Our Journey Home

 

    On this day, four years ago, I sent an email to a fellow student in an online writing class. Her name was Sarah, and she was born on August 24th, the same day as me. The class itself was somewhat of a fluke, as the teacher ran over his laptop and just sort of forgot about the whole thing, despite the considerable fee. We were both very baby writers anyway, and I was inclined to look upon this as a discouraging sign from the heavens, but she laughed it off and in an effort to salvage the experience asked: “Would you like to exchange writing prompts once a week?”

    And so we got to know each other slowly, and yet so well that it’s hard to believe four years can accomplish so much, and from so great a distance. Sarah lives in England, the land of fairytales, in a cottage in a cathedral city. True story. She comes to see me, and I have longed, especially in uncomfortable times, to run off to her, like the heroines in the Austen novels who escape to their friends by the sea or Bath, and yet the story always follows them, you know, and things get better. So would the story follow me and things get better in the city of the water meadows, where five rivers converge, and swans gather on the banks, where the evening light still rests on King Alfred’s White Horse and casts long shadows at Stonehenge, where a gentle rain hits the windowpane of the room where Sarah sits and writes to me.

    She is thinking very carefully, and loving very deeply. She is perhaps unhappy, because of these things. I have leaned very heavily on her, even from such a distance. Someone told me the other day that a single person has no household to observe as a testimony of their character. They don’t know Sarah, or this mystery of the kingdom yet, how God takes a barren woman and makes her the mother of children, how He raises the valleys and is near to the brokenhearted. But I do, and it is grace. She has kept me well. She applies the promises of God to me, and in this way especially, she loves me often more than herself.

    She is the one who introduced me to Elizabeth Goudge’s The Dean’s Watch, and Marilynne Robinson’s Gilead, novels that changed me. It was Sarah who sent me The Good God, by Michael Reeves, when I wasn’t sure He was and Robert Capon’s The Supper of the Lamb, when I was hungry for a feast. And it was she, the blessed girl, who gave me the poetry of Malcolm Guite. His words have been mile markers for us along the way, in pain,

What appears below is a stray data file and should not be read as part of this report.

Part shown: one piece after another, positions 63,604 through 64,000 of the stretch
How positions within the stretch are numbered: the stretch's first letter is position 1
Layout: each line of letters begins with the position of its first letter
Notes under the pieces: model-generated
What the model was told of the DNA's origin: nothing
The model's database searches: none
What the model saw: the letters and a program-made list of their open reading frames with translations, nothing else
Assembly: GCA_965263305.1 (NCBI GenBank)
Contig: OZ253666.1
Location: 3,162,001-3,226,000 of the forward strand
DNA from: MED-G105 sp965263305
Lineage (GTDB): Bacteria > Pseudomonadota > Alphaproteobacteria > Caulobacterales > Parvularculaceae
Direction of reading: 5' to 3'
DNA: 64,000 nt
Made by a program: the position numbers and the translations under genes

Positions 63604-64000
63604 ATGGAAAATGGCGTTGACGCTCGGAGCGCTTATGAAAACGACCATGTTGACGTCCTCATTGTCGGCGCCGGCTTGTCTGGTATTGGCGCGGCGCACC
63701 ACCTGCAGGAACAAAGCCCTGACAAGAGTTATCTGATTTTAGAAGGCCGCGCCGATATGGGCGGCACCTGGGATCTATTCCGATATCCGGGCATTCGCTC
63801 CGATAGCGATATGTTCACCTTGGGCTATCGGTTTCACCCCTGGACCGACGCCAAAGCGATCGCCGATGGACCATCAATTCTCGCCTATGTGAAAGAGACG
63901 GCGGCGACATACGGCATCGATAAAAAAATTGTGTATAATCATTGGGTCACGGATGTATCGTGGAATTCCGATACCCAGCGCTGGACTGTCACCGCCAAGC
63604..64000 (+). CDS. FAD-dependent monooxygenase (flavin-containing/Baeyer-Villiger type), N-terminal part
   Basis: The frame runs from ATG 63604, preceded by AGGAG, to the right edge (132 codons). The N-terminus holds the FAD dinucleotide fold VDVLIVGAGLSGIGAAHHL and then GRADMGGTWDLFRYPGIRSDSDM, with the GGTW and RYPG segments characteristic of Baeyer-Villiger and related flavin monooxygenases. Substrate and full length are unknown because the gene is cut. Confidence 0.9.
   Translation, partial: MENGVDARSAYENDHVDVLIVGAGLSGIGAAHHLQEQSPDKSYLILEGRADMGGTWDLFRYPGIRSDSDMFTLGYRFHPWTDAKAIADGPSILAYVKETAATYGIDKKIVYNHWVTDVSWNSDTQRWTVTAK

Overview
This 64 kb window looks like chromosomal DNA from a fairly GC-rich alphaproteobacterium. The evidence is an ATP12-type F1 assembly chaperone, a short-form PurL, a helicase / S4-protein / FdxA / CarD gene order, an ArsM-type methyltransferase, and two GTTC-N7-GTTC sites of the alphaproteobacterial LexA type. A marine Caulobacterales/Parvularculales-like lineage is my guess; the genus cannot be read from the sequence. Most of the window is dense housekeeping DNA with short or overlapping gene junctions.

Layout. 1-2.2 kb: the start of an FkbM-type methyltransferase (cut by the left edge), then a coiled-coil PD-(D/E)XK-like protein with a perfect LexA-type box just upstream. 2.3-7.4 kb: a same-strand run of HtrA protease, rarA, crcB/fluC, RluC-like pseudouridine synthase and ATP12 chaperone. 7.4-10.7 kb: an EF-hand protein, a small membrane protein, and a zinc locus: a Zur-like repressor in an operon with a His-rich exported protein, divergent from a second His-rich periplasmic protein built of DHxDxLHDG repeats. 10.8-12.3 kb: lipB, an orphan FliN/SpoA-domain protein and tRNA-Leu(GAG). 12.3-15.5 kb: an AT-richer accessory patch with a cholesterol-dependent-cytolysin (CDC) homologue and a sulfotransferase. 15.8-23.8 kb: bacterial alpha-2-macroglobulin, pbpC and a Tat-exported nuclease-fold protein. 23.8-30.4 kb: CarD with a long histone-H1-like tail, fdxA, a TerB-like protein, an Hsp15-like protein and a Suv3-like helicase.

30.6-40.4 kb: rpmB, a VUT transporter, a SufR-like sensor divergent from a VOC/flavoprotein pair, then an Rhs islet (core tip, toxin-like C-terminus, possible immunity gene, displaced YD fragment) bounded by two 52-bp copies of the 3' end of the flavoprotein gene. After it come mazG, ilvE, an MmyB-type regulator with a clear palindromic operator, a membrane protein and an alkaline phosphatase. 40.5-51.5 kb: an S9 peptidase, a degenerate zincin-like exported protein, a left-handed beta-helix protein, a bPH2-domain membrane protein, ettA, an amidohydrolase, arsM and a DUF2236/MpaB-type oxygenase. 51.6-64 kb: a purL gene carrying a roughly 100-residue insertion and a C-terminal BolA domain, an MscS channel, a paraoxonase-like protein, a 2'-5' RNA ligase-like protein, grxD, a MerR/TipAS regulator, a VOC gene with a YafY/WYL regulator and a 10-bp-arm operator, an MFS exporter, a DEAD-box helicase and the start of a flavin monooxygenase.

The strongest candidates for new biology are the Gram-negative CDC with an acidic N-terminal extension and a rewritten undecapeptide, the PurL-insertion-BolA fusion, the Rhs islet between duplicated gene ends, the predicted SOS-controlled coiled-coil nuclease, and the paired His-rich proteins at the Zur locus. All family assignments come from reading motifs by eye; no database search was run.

These bleak and freezing seasons may mean grace

When they are memory. In time to come

When we speak truth, then they will have their place,

Telling the story of our journey home,

and comfort,

Some people say that life is just a given thing

but you and I both know by whom its lent

and that it’s right here in the dirt

where we’ve both been loved and hurt

that Love Himself has come to pitch His tent

    All this has kept us, with simple words, mindful of the beauty just beyond our reach, but not forever. Sarah came to see me a month ago today. She bravely slept in the back of my 4Runner while I drove the interstate for six hours to Franklin, Tennessee, where we sat in a crowded auditorium, and shivered together with a glimpse of the joy we will have in fullness one day soon, in these words by Andrew Peterson:

Does Jesus our Messiah hold forever those he loves? He does.

Does our God intend to dwell again with us? He does.

    I plan to walk with Sarah through the rest of our lives, and I know there will be many marked days, joyful and sad, but I’m not sure any moment in this vale will surpass the sweetness of singing with her and beside her that night. Except if it was the moment, in hectic Atlanta traffic, when I looked at her in the rearview mirror, and she winked.

    I know that our friendship is not unique. It is as ordinary as that red wheelbarrow. You know, the one that so much depends on. There are many thousands of them in this old world, many countless eyes searching through open windows, calculating the time of day across the world, wondering what a friend is doing at that moment, wishing they were there doing it too. “The words are purposes. The words are maps,” as the poet says. The words between us, since that first email four years ago, were purposed, beyond our knowing of it, to reach each other’s hearts….  and the map? The map is of our journey home.

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5 thoughts on “Our Journey Home

  1. This was so beautiful and moving. I think friendship is so underrated and I really appreciate you writing about it. I loved the book recommendations too – some of my favourites are on this list so I feel I can trust your other recommendations! Thank you for writing this.

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  2. This is such a beautiful piece, Sarie. But then again, I might be just ever so slightly biased 😉 Thank you, thank you, for this and for everything.

    Like

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